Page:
A Danish army officer faces trial over the alleged killing of civilians in Afghanistan. The trial will be the first of its kind in Denmark.
The officer was stationed in Afghanistan’s Helmand province as a company commander in 2011. On October 23 he authorized an attack on four Afghans who were presumed to be placing improvised explosive devices (IEDs) near a Danish base. This decision is now being questioned, and the officer is accused of “gross dereliction of duties during armed conflict” violating Danish military penal code.
This trial raises several questions: will a Danish district court in peaceful Copenhagen be able to grasp the war-like environment in which the Danish soldiers in Afghanistan operate? And is it even right to question our soldiers’ actions in war?
Danish soldiers in Afghanistan operate under a NATO mandate and a set of “Rules of Engagements” defining when use of deadly force can lawfully be applied. Generally, units are allowed to defend themselves and their coalition partners with all their available weapons. However, the rules for attacking enemies who do not pose an imminent threat are more rigid. A central concept for doing so is positive identification: the soldier has to be sure that he is actually firing at the enemy and not civilians.
However, neither Danish soldiers nor our allies are murderers. They are soldiers carrying out their mission with the means available. They all have families of their own and no one wishes to open fire on innocent civilians. Personally, I think the term positive identification does not matter. As a Danish officer I would never give the order to fire upon people I was not sure were enemy.
Understanding the dynamics of war in peaceful Copenhagen
Copenhagen’s district court is now to determine whether or not the Danish captain’s actions on October 23 were in alignment with the rules of engagement. To understand the decisions made by the company commander, the court needs to understand not only the specific rules of engagement but also the dynamics of war in Afghanistan’s Helmand province.
Data and gut feeling
From my personal experience I can certainly tell that what seems a rational decision in Afghanistan would probably be judged otherwise in Denmark.
Many of my own tactical decisions in Afghanistan were based on a mixture of analysis of data and impressions mixed with my own gut feeling. In the summer of 2009 my platoon was operating from a small base at the edge of the irrigated area called Green Zone near the Helmand River. Units delivering supplies to the base had to pass a funnel in the desert. We were not able to monitor the funnel from the base and Taliban continuously placed IEDs at the funnel. We therefore placed the funnel under continuous surveillance.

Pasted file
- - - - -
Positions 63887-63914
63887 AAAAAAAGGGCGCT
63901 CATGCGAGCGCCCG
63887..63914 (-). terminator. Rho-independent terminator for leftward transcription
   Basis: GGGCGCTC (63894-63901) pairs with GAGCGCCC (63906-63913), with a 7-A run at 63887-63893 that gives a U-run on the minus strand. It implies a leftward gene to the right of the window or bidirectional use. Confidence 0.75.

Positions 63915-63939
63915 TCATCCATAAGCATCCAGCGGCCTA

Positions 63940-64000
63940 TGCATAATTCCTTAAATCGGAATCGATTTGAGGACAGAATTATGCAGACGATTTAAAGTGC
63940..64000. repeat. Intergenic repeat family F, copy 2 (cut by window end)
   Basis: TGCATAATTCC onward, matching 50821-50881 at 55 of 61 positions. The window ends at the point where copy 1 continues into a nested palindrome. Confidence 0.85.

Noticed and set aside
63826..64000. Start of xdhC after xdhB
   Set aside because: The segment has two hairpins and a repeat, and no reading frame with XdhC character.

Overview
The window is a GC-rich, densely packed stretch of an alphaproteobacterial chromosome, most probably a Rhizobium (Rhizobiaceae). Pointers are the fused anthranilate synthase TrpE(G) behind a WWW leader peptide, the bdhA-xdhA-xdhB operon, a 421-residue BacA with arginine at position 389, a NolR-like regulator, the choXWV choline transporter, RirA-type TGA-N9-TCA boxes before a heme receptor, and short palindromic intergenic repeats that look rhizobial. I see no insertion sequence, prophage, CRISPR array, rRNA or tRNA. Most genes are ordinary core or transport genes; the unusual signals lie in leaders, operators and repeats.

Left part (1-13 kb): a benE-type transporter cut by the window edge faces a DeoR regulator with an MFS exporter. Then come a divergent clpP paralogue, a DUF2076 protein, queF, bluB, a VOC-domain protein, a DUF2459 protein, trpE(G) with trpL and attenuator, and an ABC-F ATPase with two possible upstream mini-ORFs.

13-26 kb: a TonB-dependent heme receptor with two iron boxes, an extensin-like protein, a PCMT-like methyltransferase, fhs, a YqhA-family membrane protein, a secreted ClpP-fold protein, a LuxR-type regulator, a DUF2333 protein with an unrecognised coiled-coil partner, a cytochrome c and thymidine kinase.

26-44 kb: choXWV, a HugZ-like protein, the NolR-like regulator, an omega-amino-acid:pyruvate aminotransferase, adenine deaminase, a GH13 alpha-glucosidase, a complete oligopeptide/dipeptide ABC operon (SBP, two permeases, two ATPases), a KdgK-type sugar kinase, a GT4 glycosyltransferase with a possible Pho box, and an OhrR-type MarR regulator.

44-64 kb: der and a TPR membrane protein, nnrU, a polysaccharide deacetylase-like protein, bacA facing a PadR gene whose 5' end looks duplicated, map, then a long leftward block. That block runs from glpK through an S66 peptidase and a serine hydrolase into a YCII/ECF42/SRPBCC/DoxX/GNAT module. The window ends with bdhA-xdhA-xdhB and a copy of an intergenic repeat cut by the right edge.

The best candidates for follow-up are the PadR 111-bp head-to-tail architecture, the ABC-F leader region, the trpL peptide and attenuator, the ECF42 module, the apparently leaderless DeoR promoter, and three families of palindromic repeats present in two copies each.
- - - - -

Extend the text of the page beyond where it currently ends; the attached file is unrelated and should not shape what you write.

We were then able to identify different patterns that led up to an IED being placed in the funnel.
The first to arrive were always the scouts. They parked their small 125 cc motorcycles at the edge of the desert, walked the same route at the edge of the funnel and met at some ruins where they could keep an eye on us at the base without being seen.
Next to arrive was the man digging the hole and one hour later one or two men would arrive with the actual device and place it in the hole to harm either us or passing civilians.
At first, we did not know that this was the pattern for laying IED. But after seeing this pattern a couple of times prior to actually finding an IED where the digger had been observed, made us certain that we were now able to take the offensive against the IED layers.
We were relieved before we got a chance to intercept the IED layers. Our sniper team, however, stayed with the platoon that took over from us. A week later they killed an IED team.
To be given the authority ultimately to kill other humans requires many considerations. Using this authority requires even more.
Will the district court then be able to understand how these seemingly uncorrelated data can provide evidence and justification for pulling the trigger?
I think they will. At least, it is the job of the accused officer ‘s barrister to make the court understand.
Challenging decisions made on the ground in Afghanistan is fair. The soldiers represent a democracy and operate within a mandate. Any suspicion of violation of the mandate must be thoroughly investigated. And if there is evidence suggesting that rules might have been violated, the case must be brought before a judge in a court. In a civilized society governed by the rule of law this is how we solve disputes. And that is what we are trying to promote in Afghanistan.
The problem here in Denmark is that this case is the first of its kind. It creates a lot of uncertainty within the officers’ corps. Are we now being charged for every action taken in combat? I think there has been until now a belief that tactical decisions in combat should never be questioned afterwards, that the leader on the ground always makes the best possible decisions. He still does. The difference is actually nothing: combat leaders must always be able to explain their actions.
After all people’s lives are at stake.
Decision-making in peacetime can be difficult. Making sound decisions in combat is even more difficult. I am sure that the court will take that into consideration as well.